There is also a proposal for US $ 4 billion Iran-Pakistan-India gas pipeline that is opposed by the United States. In January 2005, India and Iran concluded a multi-billion dollars deal under which Iran undertook to supply 7.5 million tons of liquefied natural gas annually from 2009 for next 25 years. On its part, India is prepared to contribute in the development of oilfields at Yadavaran and Jufeyar in Iran. Interestingly, there is also a move that this pipeline may be shared by China.

    The United States is in favor of Turkmenistan-Afghanistan-Pakistan pipeline or Qatar-Pakistan pipeline via Indian Ocean that may extend to India. Since Turkmenistan has commitment to supply gas to Ukraine also, India has doubts if it would be able to fulfill Indian demand on a long-term basis.

    The prospects for the development of Balochistan are very bright. Pakistan government intends to expand its direct control over Balochistan territory and also to build more cantonments. Some analysts believe that the establishment of cantonments is linked to military preparedness against Iran at the behest of the United States. The tribal chiefs consider it as interference in their domain. The Baloch nationalists have dreams of an independent Balochistan to reap the harvest of economic bonanza. There are genuine grievances against the federal government also which relate to exploitation of natural resources, in particular Sui gas, without adequate compensation, and unfairly low share in the award of National Finance Commission. The Baloch people also fear that the mega projects, in particular the Gwadar port city, would invite an influx of population from other provinces reducing the ethnic Baloch to a minority at some stage, and show serious concern about interference in their cultural values. They also complain about injustice in grant of employment and apprehend that the benefits of the mega projects would go to outsiders.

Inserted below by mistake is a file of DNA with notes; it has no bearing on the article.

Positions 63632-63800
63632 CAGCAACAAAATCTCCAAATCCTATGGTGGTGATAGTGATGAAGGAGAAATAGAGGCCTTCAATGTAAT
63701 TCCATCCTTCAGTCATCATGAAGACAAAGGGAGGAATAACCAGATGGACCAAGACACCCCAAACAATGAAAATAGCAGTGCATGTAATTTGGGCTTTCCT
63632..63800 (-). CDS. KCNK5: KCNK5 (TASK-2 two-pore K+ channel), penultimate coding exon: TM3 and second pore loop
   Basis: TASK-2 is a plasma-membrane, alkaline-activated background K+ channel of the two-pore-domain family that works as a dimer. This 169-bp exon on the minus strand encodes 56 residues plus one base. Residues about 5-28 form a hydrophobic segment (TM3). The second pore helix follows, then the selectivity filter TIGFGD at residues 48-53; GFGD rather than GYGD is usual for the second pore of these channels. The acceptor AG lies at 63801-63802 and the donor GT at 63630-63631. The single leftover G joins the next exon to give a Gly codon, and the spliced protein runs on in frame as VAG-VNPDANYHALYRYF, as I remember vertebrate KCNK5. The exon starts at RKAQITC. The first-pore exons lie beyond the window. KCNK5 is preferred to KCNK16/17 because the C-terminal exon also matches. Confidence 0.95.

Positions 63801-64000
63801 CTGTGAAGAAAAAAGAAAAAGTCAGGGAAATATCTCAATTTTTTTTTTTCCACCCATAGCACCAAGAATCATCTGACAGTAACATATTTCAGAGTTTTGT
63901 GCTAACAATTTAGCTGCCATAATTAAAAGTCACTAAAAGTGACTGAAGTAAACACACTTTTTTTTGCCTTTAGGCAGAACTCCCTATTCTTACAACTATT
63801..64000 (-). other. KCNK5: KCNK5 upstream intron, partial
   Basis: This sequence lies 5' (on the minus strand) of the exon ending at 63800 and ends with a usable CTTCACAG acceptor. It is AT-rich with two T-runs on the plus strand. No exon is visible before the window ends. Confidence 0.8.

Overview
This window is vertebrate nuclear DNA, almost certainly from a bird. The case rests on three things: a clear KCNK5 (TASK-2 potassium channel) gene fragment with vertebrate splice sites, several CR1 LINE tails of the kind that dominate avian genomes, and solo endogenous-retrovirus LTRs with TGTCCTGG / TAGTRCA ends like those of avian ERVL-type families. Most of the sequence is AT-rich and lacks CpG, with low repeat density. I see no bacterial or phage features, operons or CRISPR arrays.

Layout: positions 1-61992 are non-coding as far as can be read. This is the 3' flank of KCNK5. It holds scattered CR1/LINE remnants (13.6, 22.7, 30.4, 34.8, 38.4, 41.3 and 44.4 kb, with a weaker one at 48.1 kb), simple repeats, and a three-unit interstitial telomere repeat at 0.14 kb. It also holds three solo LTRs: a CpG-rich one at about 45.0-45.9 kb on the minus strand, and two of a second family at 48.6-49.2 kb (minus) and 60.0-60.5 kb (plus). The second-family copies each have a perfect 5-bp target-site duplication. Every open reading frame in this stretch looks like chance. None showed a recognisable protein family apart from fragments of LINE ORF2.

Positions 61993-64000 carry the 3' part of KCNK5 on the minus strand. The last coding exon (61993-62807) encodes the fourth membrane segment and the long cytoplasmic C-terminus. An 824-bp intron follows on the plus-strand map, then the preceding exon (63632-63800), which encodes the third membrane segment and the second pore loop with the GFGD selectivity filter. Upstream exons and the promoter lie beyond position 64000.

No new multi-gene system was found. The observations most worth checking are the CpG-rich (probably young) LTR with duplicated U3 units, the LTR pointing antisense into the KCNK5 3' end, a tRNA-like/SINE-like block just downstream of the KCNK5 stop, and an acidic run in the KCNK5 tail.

Since last several months a sort of an insurgency is going on in Balochistan. Hundreds of rockets have been fired on military installations and government offices and a number of times supply of gas has been disrupted to different parts of Punjab and Sindh. Pakistan armed forces have also shown their muscles by using mortars against the insurgents leading to civilian casualties. Although Pakistan government blames the trio of Marri, Bugti and Mengal Sardars, the fact is that a sizable number of young Baloch have lost trust in the government and faith in Pakistan. The Balochistan Liberation Army is reportedly receiving arms and ammunition from India and that too surprisingly via Sindh also. The BLA reportedly has training camps in Kohlu. The Marri, Bugti and Mengal Sardars have their private armies. The RAW is said to be active from Afghanistan from its bases in Herat, Kandahar and Jalalabad, in Afghanistan and from Mashad and Zahedan, in Iran.

    If Pakistan acts upon the American agenda, Iran would certainly take counter measures and foment trouble in Balochistan. Some analysts even suspect that the United States is involved to checkmate China. Pakistan government is obliged to look toward Islamic forces to counter nationalist elements. Although lately things have somewhat cooled down and negotiations are in progress, it is not a time for complacency. A three -pronged strategy is needed: carrot or stick policy towards the sardars, grant of provincial autonomy within the framework of 1973 Constitution and resources for development at grassroots level. The idea of setting up cantonments may be dropped if the sardars are prepared to ensure the security of installations.

    Continued . . .


    [Continued from Part One]

    Iran and the Issue of nuclear Proliferation:

    It is no more a secret that ‘the Khan network’ was involved in transfer of nuclear know-how to Iran. On 23 November 2004, the US CIA issued a report that Dr. Khan not only sold advanced uranium-enrichment centrifuges to Iran but probably also an actual nuclear-weapon design and some nuclear material. Although Pakistan government has placed complete responsibility on Dr. Khan, common sense finds it difficult to swallow that this happened without the knowledge of the top brass in the armed forces when virtually the whole nuclear program was under military control.